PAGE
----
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Ten-minute chat
  1. Dan Tucker


Dan Tucker is a senior lecturer in veterinary public health and pig medicine at Cambridge. He recently won an international award for his work in developing an in vitro model that can be used for investigating infectious respiratory diseases of livestock.

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What made you go into veterinary research?

I firmly believe that we always have things to learn – how to detect disease and better control it, how to manage livestock and companion animals more humanely, etc. For me, being active in veterinary research is a natural way of following this philosophy.

How did you get to where you are today?

By being an opportunist! During a large animal studies internship at Cambridge in 1993, I came across a research programme at the medical school developing transgenic pigs as organ donors for people. That led me to a PhD developing an in vitro model of pig-to-human transplant rejection, and then to a veterinary and microbiological safety role at Imutran, a spin-out biotech company focused on xenotransplantation. All good things come to an end, and in 2001 the xeno-bubble burst.

I spent the next two years working part-time in pig practice in East Anglia, and providing pig-related advice to a number of different companies, but especially the pig breeding company PIC. With a strong background in zoonotic diseases, admittedly with a bias towards pigs, something about me must have appealed to the selection panel at Cambridge university when the role of lecturer in veterinary public health was created in 2003. With the university lectureship came a fellowship at Pembroke College, where I act as director of studies for its vet students and tutor (non-academic support) for undergraduate engineering and classics students.

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How do you spend a typical day?

It's unpredictable and varied. In term time a typical day will involve scurrying around finding and updating last year's notes on a lecture I am to deliver later that day. Aside from lectures, we run small group sessions and postmortem room sessions to tackle typical everyday state veterinary medicine and veterinary public health scenarios. On a couple of days a week I typically drive into college (feeling guilty that I did not cycle) for lunch, including a mandatory steamed pudding, before a slightly drowsy tutorial session where arising issues can be as diverse as they are challenging. Afternoons can be filled in a variety of ways, including marking student assessments, meeting veterinary students and PhD students, developing research grant proposals, and writing or reviewing scientific papers.

Outside terms, the emphasis switches to research and clinical pig work. We are refining our in vitro organ culture system for use with pig tissues as part of a new respiratory vaccine development initiative using high-throughput sequence-based screening of live vaccine candidates. I keep in close contact with the pig veterinary world, getting involved in second-opinion work, technical advice for vaccine companies and breeding companies, and some legal work.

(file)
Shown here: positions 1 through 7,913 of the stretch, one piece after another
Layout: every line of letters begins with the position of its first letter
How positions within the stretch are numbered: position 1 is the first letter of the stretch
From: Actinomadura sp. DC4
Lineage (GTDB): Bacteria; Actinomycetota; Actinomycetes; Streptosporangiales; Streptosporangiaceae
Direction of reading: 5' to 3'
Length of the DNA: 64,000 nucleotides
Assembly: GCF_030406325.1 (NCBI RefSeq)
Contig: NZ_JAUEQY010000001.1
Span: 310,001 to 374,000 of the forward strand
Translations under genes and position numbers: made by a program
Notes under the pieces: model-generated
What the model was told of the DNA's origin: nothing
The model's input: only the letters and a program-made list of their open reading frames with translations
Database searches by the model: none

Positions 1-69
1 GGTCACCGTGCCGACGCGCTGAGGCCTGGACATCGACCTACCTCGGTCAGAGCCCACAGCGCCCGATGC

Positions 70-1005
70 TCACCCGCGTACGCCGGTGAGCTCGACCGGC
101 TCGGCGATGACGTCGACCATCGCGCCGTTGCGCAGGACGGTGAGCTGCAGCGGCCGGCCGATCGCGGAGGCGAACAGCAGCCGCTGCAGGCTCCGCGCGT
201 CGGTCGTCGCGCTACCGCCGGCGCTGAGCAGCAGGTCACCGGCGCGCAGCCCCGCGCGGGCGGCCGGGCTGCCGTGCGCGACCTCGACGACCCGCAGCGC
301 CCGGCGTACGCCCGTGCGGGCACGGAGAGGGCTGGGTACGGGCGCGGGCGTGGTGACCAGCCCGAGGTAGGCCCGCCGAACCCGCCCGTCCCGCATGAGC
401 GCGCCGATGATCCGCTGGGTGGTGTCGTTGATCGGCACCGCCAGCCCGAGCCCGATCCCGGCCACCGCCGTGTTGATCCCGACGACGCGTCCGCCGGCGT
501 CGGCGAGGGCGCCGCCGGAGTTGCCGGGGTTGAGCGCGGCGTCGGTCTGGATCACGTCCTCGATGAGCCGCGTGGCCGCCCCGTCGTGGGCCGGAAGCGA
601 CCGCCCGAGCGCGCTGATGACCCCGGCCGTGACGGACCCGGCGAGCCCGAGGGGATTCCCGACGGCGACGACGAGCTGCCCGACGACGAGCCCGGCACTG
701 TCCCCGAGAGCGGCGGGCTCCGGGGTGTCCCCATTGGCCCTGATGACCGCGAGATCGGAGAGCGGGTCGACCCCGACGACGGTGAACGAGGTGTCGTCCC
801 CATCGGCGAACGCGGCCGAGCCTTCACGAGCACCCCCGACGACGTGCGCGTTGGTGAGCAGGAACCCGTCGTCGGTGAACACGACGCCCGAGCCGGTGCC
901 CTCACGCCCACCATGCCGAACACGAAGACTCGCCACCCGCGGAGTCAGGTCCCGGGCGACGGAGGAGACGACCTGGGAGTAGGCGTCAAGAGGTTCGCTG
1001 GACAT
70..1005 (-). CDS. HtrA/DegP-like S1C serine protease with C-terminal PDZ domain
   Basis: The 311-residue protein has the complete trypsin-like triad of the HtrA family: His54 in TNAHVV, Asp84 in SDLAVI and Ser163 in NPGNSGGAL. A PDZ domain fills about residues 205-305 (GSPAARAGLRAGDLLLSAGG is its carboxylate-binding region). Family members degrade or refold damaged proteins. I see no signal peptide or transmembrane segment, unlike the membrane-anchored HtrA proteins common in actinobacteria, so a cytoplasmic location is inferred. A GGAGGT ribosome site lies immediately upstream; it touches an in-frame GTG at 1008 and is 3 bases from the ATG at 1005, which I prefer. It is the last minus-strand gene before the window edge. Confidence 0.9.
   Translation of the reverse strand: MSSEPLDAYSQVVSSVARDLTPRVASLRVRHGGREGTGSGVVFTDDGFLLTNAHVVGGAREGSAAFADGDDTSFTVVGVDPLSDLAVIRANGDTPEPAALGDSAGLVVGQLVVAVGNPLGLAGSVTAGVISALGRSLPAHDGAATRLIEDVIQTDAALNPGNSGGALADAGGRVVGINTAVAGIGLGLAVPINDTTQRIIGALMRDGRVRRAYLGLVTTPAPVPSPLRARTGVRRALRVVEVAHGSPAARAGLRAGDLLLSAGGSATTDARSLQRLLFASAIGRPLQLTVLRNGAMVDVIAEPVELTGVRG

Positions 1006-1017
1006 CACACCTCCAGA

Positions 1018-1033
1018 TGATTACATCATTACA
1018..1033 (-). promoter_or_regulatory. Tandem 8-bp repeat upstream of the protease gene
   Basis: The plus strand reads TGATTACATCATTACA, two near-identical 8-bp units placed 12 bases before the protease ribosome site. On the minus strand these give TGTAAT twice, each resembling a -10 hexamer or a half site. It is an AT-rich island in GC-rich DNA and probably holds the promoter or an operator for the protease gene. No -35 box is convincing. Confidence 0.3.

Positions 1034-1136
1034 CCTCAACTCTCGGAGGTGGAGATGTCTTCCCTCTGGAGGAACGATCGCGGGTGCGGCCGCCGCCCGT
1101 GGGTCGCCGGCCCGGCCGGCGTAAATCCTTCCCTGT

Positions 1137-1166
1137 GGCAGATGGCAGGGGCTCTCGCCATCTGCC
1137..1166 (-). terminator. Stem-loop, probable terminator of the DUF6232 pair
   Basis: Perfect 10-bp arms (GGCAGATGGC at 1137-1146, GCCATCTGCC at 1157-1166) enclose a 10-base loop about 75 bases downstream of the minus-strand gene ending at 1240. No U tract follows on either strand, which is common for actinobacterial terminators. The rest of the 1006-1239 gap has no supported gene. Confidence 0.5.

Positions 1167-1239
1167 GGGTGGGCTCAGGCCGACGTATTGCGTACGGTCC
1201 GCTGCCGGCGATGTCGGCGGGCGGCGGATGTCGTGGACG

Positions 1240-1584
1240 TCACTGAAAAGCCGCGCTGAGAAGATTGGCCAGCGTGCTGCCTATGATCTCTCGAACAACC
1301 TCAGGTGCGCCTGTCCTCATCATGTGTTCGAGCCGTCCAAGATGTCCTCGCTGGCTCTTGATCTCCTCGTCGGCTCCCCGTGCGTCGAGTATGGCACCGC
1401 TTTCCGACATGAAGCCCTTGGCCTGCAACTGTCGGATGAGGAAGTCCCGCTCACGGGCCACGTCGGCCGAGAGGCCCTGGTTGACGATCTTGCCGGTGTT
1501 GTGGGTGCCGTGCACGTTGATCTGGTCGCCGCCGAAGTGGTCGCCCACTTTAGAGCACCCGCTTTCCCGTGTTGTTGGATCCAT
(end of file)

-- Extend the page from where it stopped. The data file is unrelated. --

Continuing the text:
What do you like about your job?

The people, the variety and the intellectual challenge of clinical work, teaching and research.

What do you not like?

Driving to Cambridge from our home near Newmarket in rush hour traffic.

Why is your job important?

The most important thing for me is the role I play in shaping the mind-set of our future veterinarians. They need to be able to communicate at all levels, and to have a science- and evidence-based approach to their profession that will allow them to contribute to policy and its delivery on local, national and global animal-human interface issues.

What advice would you give to someone considering a similar career?

Do it. I would go through all the training again if I had to.

What's the best piece of advice you were ever given?

Speak to people as you would expect to be spoken to. This has served me well in all sorts of places. I have come to realise that we make largely our own luck in life. The broader your network of contacts, the broader your opportunities. To me, luck is about recognising those opportunities and being prepared for change.

What was your proudest moment?

Admission to membership of the Royal College of Veterinary Surgeons.

What was your most embarrassing moment?

The ones I can safely mention typically involve mistaking men for women and vice versa, when I used to locum in small animal practice. Eventually I learned to call clients in by their pets' names! Completely blanking out on names when thanking guest lecturers in front of students is another unfortunate habit.

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